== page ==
30. The computer program product of claim 27, wherein the code for communicating communicates the information by transmitting a synchronization pilot to the neighbor Node B in the sub frame.
31. The computer program product of claim 27, wherein the code for communicating communicates the information by receiving timing correction and power level command information from the neighbor Node B in the subframe in response to a synchronization pilot transmitted to the neighbor Node B in a previous subframe.
32. The computer program product of claim 31, wherein the timing correction and power level information is received in one time slot only of the subframe.
33. The computer program product of claim 32, wherein the code for communicating communicates with the serving Node B in time slots of the subframe other than the one time slot.
34. The computer program product of claim 32, wherein the one time slot is a first time slot.
35. The computer program product of claim 34, wherein a primary common control physical channel (P-CCPCH) is utilized in the first time slot only, wherein the computer-readable medium further comprises code for communicating with the neighbor Node B on the P-CCPCH.
36. The computer program product of claim 34, wherein a secondary common control physical channel (S-CCPCH) is utilized in the first time slot only, wherein the computer-readable medium further comprises code for communicating with the neighbor Node B on the S-CCPCH.
37. The computer program product of claim 34, wherein a paging indicator channel (PICH) is utilized in the first time slot only, wherein the computer-readable medium further comprises code for communicating with the neighbor Node B on the PICH.
38. The computer program product of claim 27, wherein the code for communicating communicates with the serving Node B on a dedicated physical channel (DPCH).
39. The computer program product of claim 27, wherein the computer-readable medium further comprises code for adjusting timing or power of communications with the neighbor Node B based on the information.
40. An apparatus for wireless communication, comprising:
at least one processor; and
a memory coupled to the at least one processor,
wherein the at least one processor is configured to:
communicate information with a neighbor Node B in a subframe, said information being associated with uplink timing; and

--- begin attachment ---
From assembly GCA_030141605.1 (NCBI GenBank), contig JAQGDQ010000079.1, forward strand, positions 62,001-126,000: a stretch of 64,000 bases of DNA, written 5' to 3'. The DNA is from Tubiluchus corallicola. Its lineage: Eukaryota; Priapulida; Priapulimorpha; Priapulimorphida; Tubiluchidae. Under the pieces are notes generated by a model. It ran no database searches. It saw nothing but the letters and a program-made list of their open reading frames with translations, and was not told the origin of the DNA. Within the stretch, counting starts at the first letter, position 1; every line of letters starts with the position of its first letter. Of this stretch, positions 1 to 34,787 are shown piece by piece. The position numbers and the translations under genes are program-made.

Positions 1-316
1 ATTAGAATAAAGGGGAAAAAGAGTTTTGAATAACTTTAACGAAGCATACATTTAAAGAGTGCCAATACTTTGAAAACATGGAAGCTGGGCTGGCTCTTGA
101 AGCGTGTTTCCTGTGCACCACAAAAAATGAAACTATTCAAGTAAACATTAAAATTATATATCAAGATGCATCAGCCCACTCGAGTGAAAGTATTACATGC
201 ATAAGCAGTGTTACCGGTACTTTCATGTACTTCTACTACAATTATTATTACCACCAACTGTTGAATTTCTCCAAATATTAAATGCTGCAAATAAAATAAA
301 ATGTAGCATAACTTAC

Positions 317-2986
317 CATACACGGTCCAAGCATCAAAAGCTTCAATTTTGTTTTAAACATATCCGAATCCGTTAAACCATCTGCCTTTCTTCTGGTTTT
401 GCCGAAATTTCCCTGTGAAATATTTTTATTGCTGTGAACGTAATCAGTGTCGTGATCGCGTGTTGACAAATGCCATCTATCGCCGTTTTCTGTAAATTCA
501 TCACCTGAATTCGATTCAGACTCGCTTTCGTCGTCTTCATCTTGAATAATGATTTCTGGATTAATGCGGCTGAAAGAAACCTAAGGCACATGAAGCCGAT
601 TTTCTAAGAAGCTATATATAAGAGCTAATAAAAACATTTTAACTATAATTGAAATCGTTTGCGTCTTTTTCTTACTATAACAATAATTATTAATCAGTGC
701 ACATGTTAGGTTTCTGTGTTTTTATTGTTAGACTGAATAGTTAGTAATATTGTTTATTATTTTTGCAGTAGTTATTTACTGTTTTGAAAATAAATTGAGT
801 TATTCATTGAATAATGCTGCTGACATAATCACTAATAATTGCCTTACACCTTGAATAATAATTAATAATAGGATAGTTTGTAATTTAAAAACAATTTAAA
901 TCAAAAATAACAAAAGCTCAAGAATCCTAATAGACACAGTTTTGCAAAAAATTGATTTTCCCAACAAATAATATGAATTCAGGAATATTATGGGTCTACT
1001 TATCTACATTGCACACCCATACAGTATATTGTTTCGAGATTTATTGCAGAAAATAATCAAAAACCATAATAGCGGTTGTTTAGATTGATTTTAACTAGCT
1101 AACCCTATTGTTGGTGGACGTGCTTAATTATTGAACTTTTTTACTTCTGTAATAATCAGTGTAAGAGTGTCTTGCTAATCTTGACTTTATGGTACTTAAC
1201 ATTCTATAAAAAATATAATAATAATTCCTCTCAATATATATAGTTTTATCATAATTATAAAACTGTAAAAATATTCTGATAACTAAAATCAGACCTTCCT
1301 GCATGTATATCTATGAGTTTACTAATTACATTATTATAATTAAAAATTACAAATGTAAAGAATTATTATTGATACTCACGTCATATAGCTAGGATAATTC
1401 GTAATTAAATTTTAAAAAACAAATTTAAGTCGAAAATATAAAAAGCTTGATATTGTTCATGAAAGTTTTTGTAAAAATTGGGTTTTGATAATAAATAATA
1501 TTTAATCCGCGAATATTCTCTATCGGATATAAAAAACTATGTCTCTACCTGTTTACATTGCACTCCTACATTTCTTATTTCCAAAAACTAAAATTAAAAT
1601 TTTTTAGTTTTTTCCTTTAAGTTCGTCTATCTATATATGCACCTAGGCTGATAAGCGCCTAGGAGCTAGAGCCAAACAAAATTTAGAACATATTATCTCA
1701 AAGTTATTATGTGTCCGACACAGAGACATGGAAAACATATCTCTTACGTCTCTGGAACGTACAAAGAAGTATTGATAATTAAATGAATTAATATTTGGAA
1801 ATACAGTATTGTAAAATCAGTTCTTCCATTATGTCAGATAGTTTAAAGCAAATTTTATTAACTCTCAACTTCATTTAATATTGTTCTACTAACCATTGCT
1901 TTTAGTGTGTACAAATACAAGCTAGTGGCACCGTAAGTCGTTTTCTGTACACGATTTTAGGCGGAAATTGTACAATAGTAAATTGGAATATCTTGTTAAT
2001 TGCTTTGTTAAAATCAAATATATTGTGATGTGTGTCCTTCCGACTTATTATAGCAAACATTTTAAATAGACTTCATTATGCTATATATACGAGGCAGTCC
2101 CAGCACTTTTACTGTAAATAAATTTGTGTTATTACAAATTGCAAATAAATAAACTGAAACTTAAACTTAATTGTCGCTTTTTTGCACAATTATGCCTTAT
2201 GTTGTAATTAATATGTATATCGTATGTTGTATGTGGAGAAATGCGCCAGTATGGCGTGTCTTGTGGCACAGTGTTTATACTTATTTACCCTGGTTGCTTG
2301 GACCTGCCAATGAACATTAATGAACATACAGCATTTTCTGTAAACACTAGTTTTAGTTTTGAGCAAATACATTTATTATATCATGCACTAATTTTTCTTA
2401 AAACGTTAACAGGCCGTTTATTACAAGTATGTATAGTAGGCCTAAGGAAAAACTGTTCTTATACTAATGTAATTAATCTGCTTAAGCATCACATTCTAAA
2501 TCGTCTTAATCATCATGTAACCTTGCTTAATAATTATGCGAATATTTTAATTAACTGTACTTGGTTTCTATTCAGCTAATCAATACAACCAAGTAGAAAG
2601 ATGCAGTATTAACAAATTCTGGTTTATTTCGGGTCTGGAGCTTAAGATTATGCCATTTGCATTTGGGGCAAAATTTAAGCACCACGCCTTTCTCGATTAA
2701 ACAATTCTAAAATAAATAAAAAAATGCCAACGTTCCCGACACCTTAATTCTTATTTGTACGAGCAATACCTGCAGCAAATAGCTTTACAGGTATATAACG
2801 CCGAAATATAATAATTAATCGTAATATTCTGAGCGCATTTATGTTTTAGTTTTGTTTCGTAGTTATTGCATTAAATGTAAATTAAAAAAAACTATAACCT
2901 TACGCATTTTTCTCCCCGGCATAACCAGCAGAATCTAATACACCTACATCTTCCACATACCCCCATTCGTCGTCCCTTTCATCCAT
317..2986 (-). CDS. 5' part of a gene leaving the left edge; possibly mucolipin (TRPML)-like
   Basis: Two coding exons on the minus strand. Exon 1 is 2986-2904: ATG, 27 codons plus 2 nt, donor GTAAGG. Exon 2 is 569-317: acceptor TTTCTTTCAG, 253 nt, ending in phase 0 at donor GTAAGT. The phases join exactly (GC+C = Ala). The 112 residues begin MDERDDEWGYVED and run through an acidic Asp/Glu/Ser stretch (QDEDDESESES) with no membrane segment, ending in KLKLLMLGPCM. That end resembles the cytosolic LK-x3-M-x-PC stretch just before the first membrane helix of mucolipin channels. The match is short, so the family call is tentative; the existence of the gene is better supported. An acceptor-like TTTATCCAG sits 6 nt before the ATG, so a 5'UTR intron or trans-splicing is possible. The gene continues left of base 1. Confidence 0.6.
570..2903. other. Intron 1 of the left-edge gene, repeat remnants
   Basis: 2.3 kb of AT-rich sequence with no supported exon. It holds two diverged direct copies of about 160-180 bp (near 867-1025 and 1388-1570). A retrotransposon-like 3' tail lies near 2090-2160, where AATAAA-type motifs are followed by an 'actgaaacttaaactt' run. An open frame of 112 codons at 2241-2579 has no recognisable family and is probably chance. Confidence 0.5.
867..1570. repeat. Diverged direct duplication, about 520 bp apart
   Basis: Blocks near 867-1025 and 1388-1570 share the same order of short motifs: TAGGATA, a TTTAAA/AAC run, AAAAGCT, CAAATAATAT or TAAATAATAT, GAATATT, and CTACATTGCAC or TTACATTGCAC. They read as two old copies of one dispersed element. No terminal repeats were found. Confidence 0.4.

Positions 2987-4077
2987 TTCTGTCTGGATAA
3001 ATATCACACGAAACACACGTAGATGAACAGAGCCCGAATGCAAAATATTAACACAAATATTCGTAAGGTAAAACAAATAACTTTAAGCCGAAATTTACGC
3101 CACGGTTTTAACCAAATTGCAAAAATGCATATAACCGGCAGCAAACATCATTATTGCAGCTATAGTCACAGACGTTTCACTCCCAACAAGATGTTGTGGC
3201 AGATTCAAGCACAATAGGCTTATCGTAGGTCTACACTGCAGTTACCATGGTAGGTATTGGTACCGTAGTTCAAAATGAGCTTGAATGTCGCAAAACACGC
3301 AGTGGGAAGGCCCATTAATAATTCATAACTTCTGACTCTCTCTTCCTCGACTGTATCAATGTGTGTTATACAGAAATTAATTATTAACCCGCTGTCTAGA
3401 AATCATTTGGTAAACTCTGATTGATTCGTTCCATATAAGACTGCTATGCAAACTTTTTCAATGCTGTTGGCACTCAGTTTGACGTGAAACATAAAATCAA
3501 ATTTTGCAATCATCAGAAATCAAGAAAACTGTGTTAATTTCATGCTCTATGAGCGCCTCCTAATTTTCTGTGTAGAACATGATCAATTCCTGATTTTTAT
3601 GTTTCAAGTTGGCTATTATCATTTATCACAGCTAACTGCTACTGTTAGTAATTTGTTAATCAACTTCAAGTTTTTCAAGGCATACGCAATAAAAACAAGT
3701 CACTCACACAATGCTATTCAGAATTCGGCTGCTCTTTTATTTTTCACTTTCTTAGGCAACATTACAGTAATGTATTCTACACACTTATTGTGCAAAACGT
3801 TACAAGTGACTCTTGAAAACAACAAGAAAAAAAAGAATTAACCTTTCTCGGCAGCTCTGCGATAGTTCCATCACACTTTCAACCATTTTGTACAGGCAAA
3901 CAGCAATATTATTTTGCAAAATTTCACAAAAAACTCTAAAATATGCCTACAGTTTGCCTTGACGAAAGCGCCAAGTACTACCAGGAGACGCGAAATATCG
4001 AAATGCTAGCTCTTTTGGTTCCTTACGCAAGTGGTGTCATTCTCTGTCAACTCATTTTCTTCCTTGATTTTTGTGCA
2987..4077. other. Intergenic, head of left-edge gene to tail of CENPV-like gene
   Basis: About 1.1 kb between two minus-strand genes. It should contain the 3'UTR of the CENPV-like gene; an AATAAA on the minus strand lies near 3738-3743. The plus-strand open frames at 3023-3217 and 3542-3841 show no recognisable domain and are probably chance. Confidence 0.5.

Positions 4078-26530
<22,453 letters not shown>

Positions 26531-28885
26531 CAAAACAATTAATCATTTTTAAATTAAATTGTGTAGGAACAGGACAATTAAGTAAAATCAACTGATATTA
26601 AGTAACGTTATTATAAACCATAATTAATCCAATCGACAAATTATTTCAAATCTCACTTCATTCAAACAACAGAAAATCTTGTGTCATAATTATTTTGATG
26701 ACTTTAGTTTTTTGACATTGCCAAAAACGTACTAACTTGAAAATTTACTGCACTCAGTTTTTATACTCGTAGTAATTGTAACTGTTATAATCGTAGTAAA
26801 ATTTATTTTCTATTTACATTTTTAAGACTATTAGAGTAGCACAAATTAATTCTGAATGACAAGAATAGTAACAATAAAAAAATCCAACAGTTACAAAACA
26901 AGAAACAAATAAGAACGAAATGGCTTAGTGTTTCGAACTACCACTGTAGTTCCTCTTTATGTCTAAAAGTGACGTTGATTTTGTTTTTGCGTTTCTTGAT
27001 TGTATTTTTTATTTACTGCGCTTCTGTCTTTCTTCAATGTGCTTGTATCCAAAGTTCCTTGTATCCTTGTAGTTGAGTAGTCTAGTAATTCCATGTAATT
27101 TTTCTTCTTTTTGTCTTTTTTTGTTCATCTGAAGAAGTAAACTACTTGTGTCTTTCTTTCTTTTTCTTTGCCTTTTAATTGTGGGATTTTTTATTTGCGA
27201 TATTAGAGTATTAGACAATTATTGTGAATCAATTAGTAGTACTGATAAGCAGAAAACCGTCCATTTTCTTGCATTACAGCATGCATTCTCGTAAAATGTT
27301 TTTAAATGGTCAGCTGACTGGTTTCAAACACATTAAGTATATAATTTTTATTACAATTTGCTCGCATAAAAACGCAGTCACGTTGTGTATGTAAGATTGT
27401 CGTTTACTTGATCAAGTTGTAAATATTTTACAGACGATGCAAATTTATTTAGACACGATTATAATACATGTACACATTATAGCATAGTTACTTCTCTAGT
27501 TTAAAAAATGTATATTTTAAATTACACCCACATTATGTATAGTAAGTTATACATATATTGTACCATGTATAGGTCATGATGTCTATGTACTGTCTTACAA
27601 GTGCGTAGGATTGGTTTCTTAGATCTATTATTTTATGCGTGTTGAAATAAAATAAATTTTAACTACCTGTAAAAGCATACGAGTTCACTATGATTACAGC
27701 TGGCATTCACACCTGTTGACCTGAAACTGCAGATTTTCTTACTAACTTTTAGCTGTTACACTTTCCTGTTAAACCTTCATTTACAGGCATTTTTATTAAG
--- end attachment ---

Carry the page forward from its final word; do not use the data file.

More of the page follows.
communicate with a serving Node B in the subframe.
41. The apparatus of claim 40, wherein the information comprises a synchronization pilot transmitted on an uplink pilot channel (UpPCH).
42. The apparatus of claim 40, wherein the information comprises timing correction and power level command information received on a fast physical access channel (FPACH).
43. The apparatus of claim 40, wherein the at least one processor is configured to communicate the information by transmitting a synchronization pilot to the neighbor Node B in the subframe.
44. The apparatus of claim 40, wherein the at least one processor is configured to communicate the information by receiving timing correction and power level command information from the neighbor Node B in the subframe in response to a synchronization pilot transmitted to the neighbor Node B in a previous subframe.
45. The apparatus of claim 44, wherein the timing correction and power level information is received in one time slot only of the subframe.
46. The apparatus of claim 45, wherein the at least one processor is configured to communicate with the serving Node B in time slots of the subframe other than the one time slot.
47. The apparatus of claim 45, wherein the one time slot is a first time slot.
48. The apparatus of claim 47, wherein a primary common control physical channel (P-CCPCH) is utilized in the first time slot only, wherein the at least one processor is further configured to communicate with the neighbor Node B on the P-CCPCH.
49. The apparatus of claim 47, wherein a secondary common control physical channel (S-CCPCH) is utilized in the first time slot only, wherein the at least one processor is further configured to communicate with the neighbor Node B on the S-CCPCH.
50. The apparatus of claim 47, wherein a paging indicator channel (PICH) is utilized in the first time slot only, wherein the at least one processor is further configured to communicate with the neighbor Node B on the PICH.
51. The apparatus of claim 40, wherein the at least one processor is configured to communicate with the serving Node B on a dedicated physical channel (DPCH).
52. The apparatus of claim 40, wherein the at least one processor is further configured to adjust timing or power of communications with the neighbor Node B based on the information.
PCT/US2010/029918 2009-09-18 2010-04-05 Common channel configuration to facilitate measurement for handover in td-scdma systems WO2011034636A1 (en)